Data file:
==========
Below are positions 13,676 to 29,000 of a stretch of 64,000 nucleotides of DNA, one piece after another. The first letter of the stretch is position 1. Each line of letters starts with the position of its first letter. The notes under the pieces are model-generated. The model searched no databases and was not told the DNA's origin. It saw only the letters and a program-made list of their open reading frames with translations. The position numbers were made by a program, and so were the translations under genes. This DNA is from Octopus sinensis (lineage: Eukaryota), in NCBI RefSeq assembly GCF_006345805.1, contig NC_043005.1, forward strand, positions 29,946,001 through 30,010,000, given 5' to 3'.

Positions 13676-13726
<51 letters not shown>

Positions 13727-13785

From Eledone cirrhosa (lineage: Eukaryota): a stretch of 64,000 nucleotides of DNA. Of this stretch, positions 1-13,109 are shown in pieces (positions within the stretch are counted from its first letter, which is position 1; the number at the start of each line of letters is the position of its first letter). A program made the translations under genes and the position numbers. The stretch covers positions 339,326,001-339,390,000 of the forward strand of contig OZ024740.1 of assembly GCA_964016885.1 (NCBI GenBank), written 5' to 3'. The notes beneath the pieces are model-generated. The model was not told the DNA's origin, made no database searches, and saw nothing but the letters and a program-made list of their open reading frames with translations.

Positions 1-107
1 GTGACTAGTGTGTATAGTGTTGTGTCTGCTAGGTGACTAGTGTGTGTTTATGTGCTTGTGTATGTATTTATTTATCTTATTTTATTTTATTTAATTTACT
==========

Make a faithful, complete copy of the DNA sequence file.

Below are positions 13,676 to 29,000 of a stretch of 64,000 nucleotides of DNA, one piece after another. The first letter of the stretch is position 1. Each line of letters starts with the position of its first letter. The notes under the pieces are model-generated. The model searched no databases and was not told the DNA's origin. It saw only the letters and a program-made list of their open reading frames with translations. The position numbers were made by a program, and so were the translations under genes. This DNA is from Octopus sinensis (lineage: Eukaryota), in NCBI RefSeq assembly GCF_006345805.1, contig NC_043005.1, forward strand, positions 29,946,001 through 30,010,000, given 5' to 3'.

Positions 13676-13726
<51 letters not shown>

Positions 13727-13785

From Eledone cirrhosa (lineage: Eukaryota): a stretch of 64,000 nucleotides of DNA. Of this stretch, positions 1-13,109 are shown in pieces (positions within the stretch are counted from its first letter, which is position 1; the number at the start of each line of letters is the position of its first letter). A program made the translations under genes and the position numbers. The stretch covers positions 339,326,001-339,390,000 of the forward strand of contig OZ024740.1 of assembly GCA_964016885.1 (NCBI GenBank), written 5' to 3'. The notes beneath the pieces are model-generated. The model was not told the DNA's origin, made no database searches, and saw nothing but the letters and a program-made list of their open reading frames with translations.

Positions 1-107
1 GTGACTAGTGTGTATAGTGTTGTGTCTGCTAGGTGACTAGTGTGTGTTTATGTGCTTGTGTATGTATTTATTTATCTTATTTTATTTTATTTAATTTACT